Sandra Ardoin @SandraArdoin
I read little non-fiction. Unless it’s the Bible, a blog of interest, or short print article about writing or gardening, my nose will be in a work of fiction. However, I recently read Treasures of Hope. In the spirit of truth and enlightenment, it was a friend’s debut book, so of course, I wanted to read it. And I’m glad I did.
The book is classified as a memoir, but I would put it in any category that includes encouragement, hope, praise, joy, spiritual freedom. It addresses so much more than one person’s story.
While the book comes from the destructive after-effects of Gail’s physical abuse as a child, she doesn’t dwell on the experience, but on what she learned as a result of it—the treasures God provided through his Word. It has something to say to everyone, something that applies to every life, whether touched by deep tragedy or not.
At one point or another, we all go through situations that affect our self-esteem and our faith. It doesn’t need to be what others would consider a horrific experience. It’s horrific to us. Things happen that result in fear, discouragement, anger, depression. Those emotions run deep enough to shape our outlook and existence. The author used the stories of women in the Bible to come to terms with her own issues and includes them to show the rest of us how we can do the same. We all need to discover who we are in God’s sight.
While I’ve never been in her situation, I did find takeaways for myself. The part that touched me most was the chapter on “Discovering the Courage Jewel.” I guess it’s because it’s my theme for this year. In it, she talks about Rahab’s efforts to help the Israelites conquer Jericho. It took courage on Rahab’s part to help the spies. How courageous am I? Am I willing to hand everything over to God? To trust His plan? Or will I decide it could be too costly?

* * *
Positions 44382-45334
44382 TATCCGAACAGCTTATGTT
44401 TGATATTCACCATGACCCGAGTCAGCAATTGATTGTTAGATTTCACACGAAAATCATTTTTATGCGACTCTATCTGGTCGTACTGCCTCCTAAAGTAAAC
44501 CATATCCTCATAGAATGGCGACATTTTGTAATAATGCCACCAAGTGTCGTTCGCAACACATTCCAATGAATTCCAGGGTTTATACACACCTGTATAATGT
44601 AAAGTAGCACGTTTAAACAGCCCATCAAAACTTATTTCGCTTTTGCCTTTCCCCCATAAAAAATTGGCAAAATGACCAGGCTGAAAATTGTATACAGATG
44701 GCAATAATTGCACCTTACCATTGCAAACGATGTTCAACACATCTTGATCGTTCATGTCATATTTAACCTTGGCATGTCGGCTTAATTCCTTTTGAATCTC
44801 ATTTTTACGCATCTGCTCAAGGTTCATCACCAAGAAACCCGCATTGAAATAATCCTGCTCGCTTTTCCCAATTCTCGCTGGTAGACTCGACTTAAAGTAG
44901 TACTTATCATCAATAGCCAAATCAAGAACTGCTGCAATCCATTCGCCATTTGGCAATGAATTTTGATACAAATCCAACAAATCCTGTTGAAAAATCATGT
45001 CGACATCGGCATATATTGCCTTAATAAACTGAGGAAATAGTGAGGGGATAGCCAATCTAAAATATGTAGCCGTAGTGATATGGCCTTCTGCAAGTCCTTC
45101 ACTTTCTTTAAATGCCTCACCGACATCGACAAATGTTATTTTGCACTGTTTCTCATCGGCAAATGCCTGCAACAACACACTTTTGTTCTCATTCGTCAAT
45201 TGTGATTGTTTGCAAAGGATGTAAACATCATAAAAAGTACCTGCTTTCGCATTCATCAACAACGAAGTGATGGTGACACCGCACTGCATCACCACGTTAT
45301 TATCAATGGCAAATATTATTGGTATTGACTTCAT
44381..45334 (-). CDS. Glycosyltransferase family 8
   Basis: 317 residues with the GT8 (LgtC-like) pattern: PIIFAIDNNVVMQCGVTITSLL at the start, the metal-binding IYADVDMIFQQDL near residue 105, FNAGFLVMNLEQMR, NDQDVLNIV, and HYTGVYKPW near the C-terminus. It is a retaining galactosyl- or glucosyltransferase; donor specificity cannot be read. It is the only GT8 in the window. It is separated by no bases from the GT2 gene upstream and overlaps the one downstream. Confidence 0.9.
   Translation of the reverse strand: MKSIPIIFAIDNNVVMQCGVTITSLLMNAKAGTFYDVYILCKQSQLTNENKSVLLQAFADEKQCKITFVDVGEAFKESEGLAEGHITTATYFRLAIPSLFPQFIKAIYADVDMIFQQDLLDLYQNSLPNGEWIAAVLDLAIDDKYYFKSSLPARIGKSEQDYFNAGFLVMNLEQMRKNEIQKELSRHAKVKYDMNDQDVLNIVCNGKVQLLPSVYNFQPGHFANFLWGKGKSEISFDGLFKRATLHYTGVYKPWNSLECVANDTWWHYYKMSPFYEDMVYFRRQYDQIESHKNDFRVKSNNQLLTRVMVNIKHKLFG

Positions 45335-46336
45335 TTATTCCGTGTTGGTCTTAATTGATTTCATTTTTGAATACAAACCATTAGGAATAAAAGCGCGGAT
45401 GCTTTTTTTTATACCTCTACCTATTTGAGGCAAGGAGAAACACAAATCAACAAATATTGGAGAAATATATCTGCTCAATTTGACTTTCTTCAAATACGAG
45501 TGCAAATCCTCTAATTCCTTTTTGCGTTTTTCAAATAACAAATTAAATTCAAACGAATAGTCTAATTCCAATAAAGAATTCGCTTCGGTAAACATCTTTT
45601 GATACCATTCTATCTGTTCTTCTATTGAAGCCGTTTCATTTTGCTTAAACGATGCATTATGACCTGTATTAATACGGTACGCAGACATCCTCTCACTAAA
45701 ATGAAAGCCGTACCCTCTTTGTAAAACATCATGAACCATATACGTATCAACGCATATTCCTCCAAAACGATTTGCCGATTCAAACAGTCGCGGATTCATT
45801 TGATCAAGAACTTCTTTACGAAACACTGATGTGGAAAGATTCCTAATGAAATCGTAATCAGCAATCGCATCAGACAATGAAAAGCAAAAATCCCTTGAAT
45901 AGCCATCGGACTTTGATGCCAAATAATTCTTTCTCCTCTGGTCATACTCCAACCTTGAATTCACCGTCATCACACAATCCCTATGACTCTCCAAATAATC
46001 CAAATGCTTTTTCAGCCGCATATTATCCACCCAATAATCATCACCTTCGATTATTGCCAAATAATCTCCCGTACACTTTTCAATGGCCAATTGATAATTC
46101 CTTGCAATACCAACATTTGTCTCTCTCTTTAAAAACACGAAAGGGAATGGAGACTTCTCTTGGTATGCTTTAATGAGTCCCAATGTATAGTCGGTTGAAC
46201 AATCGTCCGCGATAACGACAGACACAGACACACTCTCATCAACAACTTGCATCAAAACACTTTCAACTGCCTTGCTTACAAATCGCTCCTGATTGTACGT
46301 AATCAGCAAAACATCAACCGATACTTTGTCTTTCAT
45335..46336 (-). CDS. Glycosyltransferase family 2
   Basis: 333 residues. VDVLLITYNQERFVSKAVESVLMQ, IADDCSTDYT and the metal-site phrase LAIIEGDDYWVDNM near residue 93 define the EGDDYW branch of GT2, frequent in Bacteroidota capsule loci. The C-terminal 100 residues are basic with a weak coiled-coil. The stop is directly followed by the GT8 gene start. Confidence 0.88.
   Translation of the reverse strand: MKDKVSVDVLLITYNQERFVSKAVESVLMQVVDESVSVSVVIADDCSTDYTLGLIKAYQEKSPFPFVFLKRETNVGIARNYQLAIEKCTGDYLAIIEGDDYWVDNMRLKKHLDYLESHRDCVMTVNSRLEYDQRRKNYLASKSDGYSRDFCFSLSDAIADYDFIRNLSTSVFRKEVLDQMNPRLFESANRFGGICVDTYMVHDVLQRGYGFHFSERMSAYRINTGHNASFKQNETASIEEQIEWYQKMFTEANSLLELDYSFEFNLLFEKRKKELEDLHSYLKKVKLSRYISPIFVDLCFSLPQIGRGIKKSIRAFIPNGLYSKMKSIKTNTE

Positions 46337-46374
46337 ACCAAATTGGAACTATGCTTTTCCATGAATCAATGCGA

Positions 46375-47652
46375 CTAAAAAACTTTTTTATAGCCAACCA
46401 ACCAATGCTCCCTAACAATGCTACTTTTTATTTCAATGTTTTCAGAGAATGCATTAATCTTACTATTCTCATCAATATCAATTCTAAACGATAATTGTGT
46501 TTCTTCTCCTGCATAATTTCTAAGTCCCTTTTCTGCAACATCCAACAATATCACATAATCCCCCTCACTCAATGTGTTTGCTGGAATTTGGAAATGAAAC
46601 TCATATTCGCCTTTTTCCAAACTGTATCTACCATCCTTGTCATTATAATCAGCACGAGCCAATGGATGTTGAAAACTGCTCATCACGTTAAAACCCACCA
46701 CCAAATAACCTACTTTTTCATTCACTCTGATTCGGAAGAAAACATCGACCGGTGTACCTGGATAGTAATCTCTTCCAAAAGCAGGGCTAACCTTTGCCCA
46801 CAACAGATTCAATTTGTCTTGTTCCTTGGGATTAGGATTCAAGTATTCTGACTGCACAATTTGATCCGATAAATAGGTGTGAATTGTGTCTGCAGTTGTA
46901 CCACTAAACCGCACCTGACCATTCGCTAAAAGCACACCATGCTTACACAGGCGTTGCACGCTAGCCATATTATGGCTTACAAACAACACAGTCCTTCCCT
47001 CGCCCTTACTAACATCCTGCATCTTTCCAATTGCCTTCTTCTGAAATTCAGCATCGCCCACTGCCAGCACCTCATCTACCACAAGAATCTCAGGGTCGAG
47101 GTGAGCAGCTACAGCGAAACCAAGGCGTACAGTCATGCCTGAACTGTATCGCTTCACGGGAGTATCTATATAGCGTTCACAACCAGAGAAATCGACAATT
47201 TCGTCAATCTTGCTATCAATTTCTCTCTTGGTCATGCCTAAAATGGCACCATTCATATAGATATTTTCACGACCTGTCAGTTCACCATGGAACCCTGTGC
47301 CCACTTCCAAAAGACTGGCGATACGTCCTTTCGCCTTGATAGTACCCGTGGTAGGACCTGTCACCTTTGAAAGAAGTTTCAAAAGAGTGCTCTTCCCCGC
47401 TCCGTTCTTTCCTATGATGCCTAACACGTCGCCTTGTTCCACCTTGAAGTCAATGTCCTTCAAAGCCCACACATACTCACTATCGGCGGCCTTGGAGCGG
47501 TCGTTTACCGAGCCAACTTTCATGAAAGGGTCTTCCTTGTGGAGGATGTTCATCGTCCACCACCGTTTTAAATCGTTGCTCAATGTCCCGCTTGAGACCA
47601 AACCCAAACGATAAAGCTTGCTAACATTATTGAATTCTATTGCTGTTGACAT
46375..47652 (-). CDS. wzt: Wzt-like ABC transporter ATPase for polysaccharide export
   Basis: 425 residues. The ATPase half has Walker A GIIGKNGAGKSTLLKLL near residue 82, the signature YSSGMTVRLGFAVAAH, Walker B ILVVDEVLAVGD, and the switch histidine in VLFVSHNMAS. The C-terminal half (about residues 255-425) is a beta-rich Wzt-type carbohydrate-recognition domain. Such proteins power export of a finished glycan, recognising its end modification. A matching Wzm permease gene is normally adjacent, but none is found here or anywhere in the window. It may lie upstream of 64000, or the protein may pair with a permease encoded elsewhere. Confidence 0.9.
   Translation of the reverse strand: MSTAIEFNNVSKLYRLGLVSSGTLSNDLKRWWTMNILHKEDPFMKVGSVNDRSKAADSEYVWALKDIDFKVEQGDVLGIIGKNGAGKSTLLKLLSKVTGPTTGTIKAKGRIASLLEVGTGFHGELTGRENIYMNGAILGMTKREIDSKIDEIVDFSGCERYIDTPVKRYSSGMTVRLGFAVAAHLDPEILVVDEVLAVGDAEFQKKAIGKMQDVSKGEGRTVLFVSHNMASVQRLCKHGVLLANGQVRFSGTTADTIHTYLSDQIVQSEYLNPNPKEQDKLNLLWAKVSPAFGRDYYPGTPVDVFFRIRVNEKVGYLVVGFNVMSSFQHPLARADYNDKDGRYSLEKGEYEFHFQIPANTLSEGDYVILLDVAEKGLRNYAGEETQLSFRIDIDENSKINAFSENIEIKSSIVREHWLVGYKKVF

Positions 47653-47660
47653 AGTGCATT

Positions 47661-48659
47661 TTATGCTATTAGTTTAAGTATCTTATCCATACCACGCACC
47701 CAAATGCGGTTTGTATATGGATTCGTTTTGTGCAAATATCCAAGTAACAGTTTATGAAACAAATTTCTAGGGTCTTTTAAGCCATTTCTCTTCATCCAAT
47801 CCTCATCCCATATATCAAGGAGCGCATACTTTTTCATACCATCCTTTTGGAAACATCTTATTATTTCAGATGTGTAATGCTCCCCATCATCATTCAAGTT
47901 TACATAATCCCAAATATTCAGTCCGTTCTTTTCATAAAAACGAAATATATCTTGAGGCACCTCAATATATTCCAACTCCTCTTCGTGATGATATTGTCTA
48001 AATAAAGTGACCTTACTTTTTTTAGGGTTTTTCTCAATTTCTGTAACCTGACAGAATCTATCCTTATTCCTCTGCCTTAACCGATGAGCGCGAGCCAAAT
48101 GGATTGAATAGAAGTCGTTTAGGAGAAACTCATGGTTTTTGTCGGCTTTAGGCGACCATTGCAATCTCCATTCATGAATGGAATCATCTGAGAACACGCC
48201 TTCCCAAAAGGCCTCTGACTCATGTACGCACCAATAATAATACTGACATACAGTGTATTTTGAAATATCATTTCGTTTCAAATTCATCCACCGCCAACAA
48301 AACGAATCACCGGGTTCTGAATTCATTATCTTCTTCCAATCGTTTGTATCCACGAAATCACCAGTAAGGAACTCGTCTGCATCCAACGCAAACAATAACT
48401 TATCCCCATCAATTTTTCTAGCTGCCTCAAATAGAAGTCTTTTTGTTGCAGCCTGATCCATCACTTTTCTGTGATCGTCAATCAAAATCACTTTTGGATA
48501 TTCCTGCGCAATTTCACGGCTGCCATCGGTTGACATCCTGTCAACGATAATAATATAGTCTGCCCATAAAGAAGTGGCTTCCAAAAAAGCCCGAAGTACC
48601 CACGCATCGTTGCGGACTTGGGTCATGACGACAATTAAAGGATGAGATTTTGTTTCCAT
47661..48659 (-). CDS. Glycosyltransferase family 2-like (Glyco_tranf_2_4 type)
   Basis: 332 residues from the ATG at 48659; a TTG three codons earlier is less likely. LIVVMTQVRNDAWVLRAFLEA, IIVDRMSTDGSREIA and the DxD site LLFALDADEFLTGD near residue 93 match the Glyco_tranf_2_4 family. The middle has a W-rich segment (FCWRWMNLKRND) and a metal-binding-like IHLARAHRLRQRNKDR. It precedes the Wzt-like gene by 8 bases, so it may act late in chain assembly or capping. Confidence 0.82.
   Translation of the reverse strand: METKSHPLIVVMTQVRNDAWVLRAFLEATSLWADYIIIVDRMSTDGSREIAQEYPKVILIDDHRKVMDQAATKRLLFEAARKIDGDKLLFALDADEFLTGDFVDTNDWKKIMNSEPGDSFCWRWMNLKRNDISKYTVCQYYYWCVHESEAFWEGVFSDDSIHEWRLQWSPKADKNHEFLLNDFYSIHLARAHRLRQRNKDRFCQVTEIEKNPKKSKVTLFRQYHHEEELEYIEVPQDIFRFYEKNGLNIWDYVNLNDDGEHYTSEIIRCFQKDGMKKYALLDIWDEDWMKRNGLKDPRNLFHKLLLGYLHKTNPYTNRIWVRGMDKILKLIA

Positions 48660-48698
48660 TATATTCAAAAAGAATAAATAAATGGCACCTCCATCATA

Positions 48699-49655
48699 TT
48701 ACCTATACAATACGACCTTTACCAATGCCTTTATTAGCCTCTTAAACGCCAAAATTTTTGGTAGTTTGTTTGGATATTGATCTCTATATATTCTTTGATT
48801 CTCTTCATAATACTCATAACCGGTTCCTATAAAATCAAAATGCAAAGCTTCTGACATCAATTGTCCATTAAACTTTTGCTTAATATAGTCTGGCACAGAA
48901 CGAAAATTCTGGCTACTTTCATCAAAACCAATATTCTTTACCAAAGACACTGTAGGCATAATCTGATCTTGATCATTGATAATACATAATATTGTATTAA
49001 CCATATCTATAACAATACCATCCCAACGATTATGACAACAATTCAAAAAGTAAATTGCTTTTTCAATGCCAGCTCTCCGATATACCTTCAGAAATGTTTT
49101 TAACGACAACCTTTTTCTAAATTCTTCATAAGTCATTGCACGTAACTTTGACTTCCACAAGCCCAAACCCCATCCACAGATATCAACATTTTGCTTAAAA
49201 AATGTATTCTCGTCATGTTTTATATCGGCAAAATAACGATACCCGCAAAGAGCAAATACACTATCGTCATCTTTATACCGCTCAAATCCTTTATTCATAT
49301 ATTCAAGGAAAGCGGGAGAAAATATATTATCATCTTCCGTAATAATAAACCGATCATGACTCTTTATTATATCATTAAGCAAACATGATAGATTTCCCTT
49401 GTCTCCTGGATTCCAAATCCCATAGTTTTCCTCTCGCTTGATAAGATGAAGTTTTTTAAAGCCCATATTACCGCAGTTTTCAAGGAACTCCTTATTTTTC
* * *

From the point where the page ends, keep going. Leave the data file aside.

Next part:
Frankly, I don’t think I can put it more succinctly than Gail Johnson:
A jewel is a lesson learned—a treasure of hope.
The hotter the flame, the more billiant it shines.
Learn to dance in the fire, beloved.
There are review questions in the back, but the end of each chapter contains its own section of prayer and reflection, as well as recommended reading for further insight and suggestions for significant songs to listen to.
I have no affiliation with this book other than a mention in the acknowledgments. (Thank you, Gail.) But I highly recommend reading Treasures of Hope, especially if you’re struggling with a current or past issue that threatens to cripple your future.
Who is the Biblical figure you relate to most at this time in your life? What can you learn from their experience?
**An FYI, Gail Johnson will be on the blog next month to talk about courage.**